“This project shows what can be achieved when we focus on inclusivity and rethinking our approach,” added Frantzeskak. “It is about embracing new approaches, building trust with the community and ensuring that promises are not broken.”

Embracing opportunities

Along with the potential for nature based solutions, there are several other opportunities and responsibilities for cities when it comes to implementing the legislation of the Green Deal, many of which are presented in a new report published by Eurocities and leading European energy network Energy Cities.

The report ‘Cities in the European Green Deal’ outlines the key role cities will be asked to play in realising the Green Deal due to their responsibilities, leadership and geographic scope.

One city that is embracing these opportunities is Guimarães, where the local administration’s innovative integrated strategy is addressing climate change impacts and building resilience, while simultaneously tackling pollution.

In 2014, the municipality created the landscape laboratory, a multi-level scientific research facility focusing on all aspects of the climate transition, including biodiversity and water resources, green energy, climate and health.

Speaking at the meeting, Paulo Lopes Silva, Deputy Mayor of Guimarães, said: “Each year, our city government invests more than 700,000 euros into environmental research. We also focus on green and blue areas, which reduce heat impact and improve air quality. Our urban area has 73% tree canopy and over 75% of citizens have access to green spaces larger than 5,000 square metres.”

Guimarães is also leading the way when it comes to climate adaptation, responding to the extreme flooding that caused severe damage to its city centre. “We had bad flooding about seven years ago,” said Lopez Silva. “In response, we constructed an innovative flood retention basin to prevent these issues from reocurring.”

Building collaboration with partners

The city of Nantes has also recognised the importance of building collaboration that will drive the green transition and leave no one behind. “Given our growing population, we realised that if we continued to follow our current path, we would not reach climate neutrality until 2320,” said Deputy Mayor, Tristan Riom.

We must be strong as a society and face the climate transformation together
— Tristan Riom, Deputy Mayor of Nantes

The city has developed a programme for citizens to work on new solutions to climate issues, including reducing consumption, adapting to increasing heat and tackling the issue of waste. They are also working on a new climate plan, bringing together urban planners, local businesses, scientists, NGOs, citizens and EU representatives.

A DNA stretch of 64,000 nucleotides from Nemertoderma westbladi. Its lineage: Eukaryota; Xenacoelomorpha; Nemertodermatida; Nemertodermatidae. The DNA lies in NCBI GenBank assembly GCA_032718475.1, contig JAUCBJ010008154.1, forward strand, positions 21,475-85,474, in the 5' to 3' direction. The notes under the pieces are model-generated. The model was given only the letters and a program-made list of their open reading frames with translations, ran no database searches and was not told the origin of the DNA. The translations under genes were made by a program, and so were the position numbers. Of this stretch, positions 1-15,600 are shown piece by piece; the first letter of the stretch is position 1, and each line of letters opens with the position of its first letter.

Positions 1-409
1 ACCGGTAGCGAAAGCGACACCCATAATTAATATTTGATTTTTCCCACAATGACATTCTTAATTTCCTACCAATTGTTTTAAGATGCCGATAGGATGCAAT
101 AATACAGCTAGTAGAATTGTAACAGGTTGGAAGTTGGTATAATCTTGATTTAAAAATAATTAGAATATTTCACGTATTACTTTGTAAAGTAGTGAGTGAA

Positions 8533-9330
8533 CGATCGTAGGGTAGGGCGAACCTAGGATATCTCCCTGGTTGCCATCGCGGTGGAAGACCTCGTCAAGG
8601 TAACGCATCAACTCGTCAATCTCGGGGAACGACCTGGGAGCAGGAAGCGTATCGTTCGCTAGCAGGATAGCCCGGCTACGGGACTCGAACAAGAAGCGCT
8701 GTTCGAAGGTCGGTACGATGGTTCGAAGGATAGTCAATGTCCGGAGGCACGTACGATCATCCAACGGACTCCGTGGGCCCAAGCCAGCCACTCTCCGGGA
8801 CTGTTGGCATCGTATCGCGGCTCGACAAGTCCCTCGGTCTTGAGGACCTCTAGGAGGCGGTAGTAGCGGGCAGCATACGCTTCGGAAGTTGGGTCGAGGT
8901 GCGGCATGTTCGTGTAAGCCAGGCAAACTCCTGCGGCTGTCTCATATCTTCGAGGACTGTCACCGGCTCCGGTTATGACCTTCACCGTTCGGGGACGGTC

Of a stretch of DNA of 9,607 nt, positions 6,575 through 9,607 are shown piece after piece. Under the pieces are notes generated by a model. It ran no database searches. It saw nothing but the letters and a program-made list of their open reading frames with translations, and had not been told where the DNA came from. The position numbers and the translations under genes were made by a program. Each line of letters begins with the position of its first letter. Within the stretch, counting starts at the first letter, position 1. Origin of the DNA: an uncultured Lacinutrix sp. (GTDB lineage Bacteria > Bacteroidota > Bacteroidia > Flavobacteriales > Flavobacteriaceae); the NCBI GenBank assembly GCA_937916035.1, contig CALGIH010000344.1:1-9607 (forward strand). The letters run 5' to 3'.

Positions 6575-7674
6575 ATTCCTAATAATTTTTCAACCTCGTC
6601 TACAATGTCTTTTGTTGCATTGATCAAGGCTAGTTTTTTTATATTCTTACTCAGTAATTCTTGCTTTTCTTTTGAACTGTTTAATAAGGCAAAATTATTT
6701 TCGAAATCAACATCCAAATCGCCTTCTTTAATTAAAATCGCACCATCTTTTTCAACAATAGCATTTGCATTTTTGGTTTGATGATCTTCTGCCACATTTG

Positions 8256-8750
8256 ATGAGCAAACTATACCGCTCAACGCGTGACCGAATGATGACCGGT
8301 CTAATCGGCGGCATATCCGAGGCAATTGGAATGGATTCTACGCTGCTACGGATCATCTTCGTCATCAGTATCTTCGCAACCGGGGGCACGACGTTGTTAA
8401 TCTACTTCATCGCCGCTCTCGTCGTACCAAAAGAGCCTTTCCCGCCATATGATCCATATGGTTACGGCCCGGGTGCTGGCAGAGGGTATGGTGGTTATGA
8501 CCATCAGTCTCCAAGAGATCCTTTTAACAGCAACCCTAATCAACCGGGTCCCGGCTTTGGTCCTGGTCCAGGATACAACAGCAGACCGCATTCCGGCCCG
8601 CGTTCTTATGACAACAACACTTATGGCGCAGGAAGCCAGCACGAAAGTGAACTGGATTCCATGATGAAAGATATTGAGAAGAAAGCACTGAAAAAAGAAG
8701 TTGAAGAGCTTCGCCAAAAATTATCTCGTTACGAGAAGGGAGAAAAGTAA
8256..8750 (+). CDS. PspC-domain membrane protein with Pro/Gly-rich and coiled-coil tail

“We know we can’t reach climate neutrality on our own, so our idea is to work with all our partners in society to bring about climate change,“ said Riom. “For instance, we have a coal power plant here in Nantes. The question is how can we convert to new methods of climate-friendly fuel and biomass, without impacting on local businesses and jobs.”

He added: “To tackle these big challenges, we must be strong as a society and face the climate transformation together.”

Tackling divisions across Europe

With the European elections fast approaching, and continued political unrest surrounding the Green Deal’s legislation, the message from cities to all partners across the EU is clear: We must work together to build a prosperous, climate neutral future for everyone.

Addressing the meeting, Hanna Zdanowska, Mayor of Łódź, stated: “The focus must be on participation. By continuing to discuss issues with our citizens, we can achieve our goals. We need to help people embrace new approaches and ways of thinking.”

Supporting this position, Tristan Riom, Deputy Mayor of Nantes, added: “We need to work with big companies, farmers and citizens through this transition, while keeping strong climate ambitions and targets. We should look at the problem as a whole.”

As the meeting came to a close, Marieke Schouten, Alderwoman of the municipality of Nieuwegein and member of the Committee of the Regions, made it clear that, despite some difficulties, the opportunities to implement the European Green Deal remain strong.

“The Green Deal is clearly going local,” said Schouten, “and as we have heard today, this process is a little bit messy, with lots of innovation, trial and error, but it is happening and that is something we can be really positive about.”

She added: “At all levels of government, including cities, we are in an excellent position to make the Green Deal happen.”


The report ‘Cities in the European Green Deal,’ published by Energy Cities and Eurocities is now available. It outlines the opportunities and responsibilities for cities when it comes to implementing the legislation of the European Green Deal. 


Andrew Kennedy Eurocities Writer